The Alabama Best Practices Center (ABPC) held its second annual retreat for Instructional Partners this week, and experienced an incredible turnout of educators eager to network and prepare for the upcoming school year.
“This is our first year,” said Brian Clayton, the new principal at James Clemens High School in Madison City, referring to the school’s participation in the Instructional Partners (IP) program.
But this isn’t his first experience working with the powerful IP program. Clayton served as the principal at Liberty Middle School, which is a part of ABPC’s successful Cohort 1, and he has seen first-hand how collaboration can transform a school. “We’ve also visited some of the other participating schools and continue to be amazed by the energy and collaboration. I can’t wait to learn more and bring more innovative ideas to James Clemens HS.”
The Alabama Instructional Partners Pilot Program was initiated by the Alabama State Department of Education with professional development support from the Alabama Best Practices Center. The essential goal of the project, which is expanding this fall, is to prepare teacher leaders for roles as school-based “instructional partners” who facilitate transformative professional learning among their peers.
The retreat’s agenda began Monday with Cohort 1 reflecting on the past year and generating more discussion for improvements in their collective efforts. Lead by ABPC executive vice president, Cathy Gassenheimer and her staff, the sessions were crafted to engage networking, problem-solving and new ideas.
“With the implementation statewide of more rigorous college and career-ready standards, it’s so important to have support through partnerships and expand the type of effective teaching methods students of the future will need for success,” said Gassenheimer. “This retreat has provided a remarkable opportunity for us to really focus on adult learning and how we can support each other in our schools.”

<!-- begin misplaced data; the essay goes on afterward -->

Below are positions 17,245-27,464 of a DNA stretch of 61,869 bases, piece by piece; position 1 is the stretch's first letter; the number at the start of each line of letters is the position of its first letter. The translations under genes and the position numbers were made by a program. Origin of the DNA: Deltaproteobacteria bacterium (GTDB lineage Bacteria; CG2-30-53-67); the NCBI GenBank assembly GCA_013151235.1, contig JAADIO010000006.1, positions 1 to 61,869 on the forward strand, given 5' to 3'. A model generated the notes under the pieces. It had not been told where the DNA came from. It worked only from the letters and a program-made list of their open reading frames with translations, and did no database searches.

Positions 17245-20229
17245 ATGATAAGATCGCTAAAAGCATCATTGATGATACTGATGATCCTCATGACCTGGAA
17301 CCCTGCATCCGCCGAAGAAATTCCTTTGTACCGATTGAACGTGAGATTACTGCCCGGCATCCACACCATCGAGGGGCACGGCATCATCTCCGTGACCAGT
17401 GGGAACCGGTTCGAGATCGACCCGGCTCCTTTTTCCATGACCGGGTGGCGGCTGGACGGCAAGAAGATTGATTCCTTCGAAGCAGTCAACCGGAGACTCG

Jeanne Welt is the assistant principal at Bob Jones High School in Madison City. As an Instructional Partner for the past three years, she helped to pilot the program and wrote recently about her experience, how important it is to build solid relationships with teachers, and how positive partnerships can impact in the school.
“What I have learned in my growth journey is that for change to occur and be owned by teachers, they have to be a valued and respected partner in the dialogue,” said Welt. “We should be humble about this work — there is so much to know and so much we not only give but gain from working with other teachers around practice.”
The four-day workshop was held at the beautiful Children’s Harbor Conference Center. Cohort 2, the newest members of the IP program, joined Cohort 1 on the third day and was welcomed by a series of humorous skits produced and performed by the experienced Cohort 1, to help introduce them to what they can expect as Instructional Partners and in working with ABPC.
The school systems in the Instructional Partners Cohort 1 are: Atalla City, Blount County, Madison City, Talladega County and Tarrant City. Cohort 2 systems are: Elmore County, Huntsville City, Madison County, Tuscaloosa City and Tuscaloosa County.
“We are so excited to be a part of the program this year,” said Susan Goodin, principal at Coosada Elementary School in Elmore County.
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